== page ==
11. Nissan has developed an IT system for its EVs, connecting the vehicle’s on-board transmitting unit to a global data centre to support EV driving 24 hours 7 days a week.
    The system shows the driving radius on a maximum range display under the current state of charge and calculates if the vehicle is within range of a pre-set destination. The navigation system points out the latest information on available charging stations within the current driving range

    12.. It can be recharged off 240-volt mains in eight hours or 80 per cent charged on special quick-charge “pumps” in about 30 minutes.

    13. It features a timer function that will start the car’s air-conditioner or battery charging at a specified time to benefit from more favorable electricity rates by a mobile phone or the Internet, as well. An SMS can be sent when the battery is fully charged and the car ready.

    14. The 24 kilowatt hours laminated compact lithium-ion battery pack is placed under the vehicle floor for more efficient packaging. The battery layout also allows smooth underfloor air-flow which helps reduce drag.

    15. The regenerative brake system employed to recharge the battery during deceleration and braking extends the driving range to more than 160 kilometres (depending on driving style and conditions) under a full charge.

    16. Durability is achieved by employing an additional frame for the battery pack to significantly improve the rigidity of the platform.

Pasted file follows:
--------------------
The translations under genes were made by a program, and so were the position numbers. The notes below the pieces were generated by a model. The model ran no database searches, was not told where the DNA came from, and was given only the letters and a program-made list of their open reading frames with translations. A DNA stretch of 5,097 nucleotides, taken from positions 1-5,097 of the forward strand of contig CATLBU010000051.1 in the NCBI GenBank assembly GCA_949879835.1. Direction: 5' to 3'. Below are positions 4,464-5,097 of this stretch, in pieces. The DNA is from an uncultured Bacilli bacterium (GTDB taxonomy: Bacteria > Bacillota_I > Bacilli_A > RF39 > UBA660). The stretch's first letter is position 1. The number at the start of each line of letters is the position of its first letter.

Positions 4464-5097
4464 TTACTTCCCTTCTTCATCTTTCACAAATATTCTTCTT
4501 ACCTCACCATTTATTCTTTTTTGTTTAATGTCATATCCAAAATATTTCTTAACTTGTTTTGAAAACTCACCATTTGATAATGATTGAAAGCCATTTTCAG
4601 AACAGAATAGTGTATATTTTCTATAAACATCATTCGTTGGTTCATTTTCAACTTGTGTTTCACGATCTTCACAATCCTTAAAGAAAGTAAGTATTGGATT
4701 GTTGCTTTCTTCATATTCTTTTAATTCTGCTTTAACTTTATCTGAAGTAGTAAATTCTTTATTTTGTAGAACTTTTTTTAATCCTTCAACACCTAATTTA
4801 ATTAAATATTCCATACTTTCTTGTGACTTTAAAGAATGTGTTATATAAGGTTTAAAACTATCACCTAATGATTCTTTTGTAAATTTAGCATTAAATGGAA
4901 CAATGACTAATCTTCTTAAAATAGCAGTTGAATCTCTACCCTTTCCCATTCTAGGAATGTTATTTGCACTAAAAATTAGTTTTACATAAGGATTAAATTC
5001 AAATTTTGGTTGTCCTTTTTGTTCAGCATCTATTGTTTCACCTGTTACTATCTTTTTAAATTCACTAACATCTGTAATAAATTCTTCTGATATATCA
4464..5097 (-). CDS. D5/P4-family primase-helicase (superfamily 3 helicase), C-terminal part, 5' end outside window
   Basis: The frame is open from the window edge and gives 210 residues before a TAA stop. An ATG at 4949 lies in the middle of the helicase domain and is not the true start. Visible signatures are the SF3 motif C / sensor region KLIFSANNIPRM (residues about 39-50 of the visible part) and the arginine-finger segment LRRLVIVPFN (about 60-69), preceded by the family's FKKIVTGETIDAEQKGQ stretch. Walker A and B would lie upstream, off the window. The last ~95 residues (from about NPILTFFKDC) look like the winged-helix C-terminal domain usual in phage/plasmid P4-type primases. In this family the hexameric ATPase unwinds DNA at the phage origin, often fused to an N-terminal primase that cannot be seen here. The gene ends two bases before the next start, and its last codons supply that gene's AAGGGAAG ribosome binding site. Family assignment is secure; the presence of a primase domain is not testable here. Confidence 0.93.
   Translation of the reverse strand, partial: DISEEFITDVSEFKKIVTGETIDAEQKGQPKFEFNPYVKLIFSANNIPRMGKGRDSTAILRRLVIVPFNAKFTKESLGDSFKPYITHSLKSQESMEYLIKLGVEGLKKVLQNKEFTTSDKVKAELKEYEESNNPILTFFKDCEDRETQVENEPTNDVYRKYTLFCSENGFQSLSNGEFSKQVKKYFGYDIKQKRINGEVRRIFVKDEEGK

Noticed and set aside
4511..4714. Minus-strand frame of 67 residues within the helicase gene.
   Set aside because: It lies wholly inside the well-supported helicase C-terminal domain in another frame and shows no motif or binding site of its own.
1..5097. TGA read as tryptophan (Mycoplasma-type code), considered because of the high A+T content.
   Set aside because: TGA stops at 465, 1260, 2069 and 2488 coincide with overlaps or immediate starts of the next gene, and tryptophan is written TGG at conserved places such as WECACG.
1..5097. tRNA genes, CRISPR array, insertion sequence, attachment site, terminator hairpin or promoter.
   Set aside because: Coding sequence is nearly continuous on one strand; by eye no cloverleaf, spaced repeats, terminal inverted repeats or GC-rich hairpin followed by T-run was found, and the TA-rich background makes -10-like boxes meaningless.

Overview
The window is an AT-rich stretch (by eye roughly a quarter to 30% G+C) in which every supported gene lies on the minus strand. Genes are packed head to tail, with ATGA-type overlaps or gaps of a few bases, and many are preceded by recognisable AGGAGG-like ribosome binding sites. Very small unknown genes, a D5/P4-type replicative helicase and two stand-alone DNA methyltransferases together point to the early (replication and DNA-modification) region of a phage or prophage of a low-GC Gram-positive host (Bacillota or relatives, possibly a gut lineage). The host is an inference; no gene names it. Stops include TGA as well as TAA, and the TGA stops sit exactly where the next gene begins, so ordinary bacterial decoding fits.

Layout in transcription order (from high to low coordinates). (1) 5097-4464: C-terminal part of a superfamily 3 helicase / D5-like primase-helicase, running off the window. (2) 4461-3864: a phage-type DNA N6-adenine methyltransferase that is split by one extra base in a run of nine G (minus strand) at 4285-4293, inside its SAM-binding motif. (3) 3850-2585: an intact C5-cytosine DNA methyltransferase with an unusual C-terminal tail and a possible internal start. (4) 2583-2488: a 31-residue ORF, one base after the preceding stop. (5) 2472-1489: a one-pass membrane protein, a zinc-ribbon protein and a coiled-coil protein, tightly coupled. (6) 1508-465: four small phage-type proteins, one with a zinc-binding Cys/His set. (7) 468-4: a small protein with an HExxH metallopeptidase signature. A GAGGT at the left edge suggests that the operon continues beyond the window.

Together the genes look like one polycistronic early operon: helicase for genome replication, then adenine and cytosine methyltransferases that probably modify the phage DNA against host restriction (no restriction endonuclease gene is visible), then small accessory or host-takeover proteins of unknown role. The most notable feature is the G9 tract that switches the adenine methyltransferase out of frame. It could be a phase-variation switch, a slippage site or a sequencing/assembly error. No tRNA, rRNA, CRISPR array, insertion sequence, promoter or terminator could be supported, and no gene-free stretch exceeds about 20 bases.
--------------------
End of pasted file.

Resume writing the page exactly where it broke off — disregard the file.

17. The fully-electric drivetrain features a high-performance motor and a compact lithium-ion battery with high power output and energy capacity. It has a maximum speed of 90 miles per hour.

    18. It takes a practical approach towards the family market with its tagline: “5 passengers, 5 doors” .

    Once the U.S. switches the ‘unsustainable’ war and military wasting like health care wasting into investing in a smart grid infrastructure, the entire world will live in peace. U.S. spend more on military than the next 25 countries combined.

  3. Vicki Jeon:

    Thanks for sharing valuable information!!! I found this article and I absolutrly find it irresistible. Please post much more articles defintely eager for seeing your post in the furture.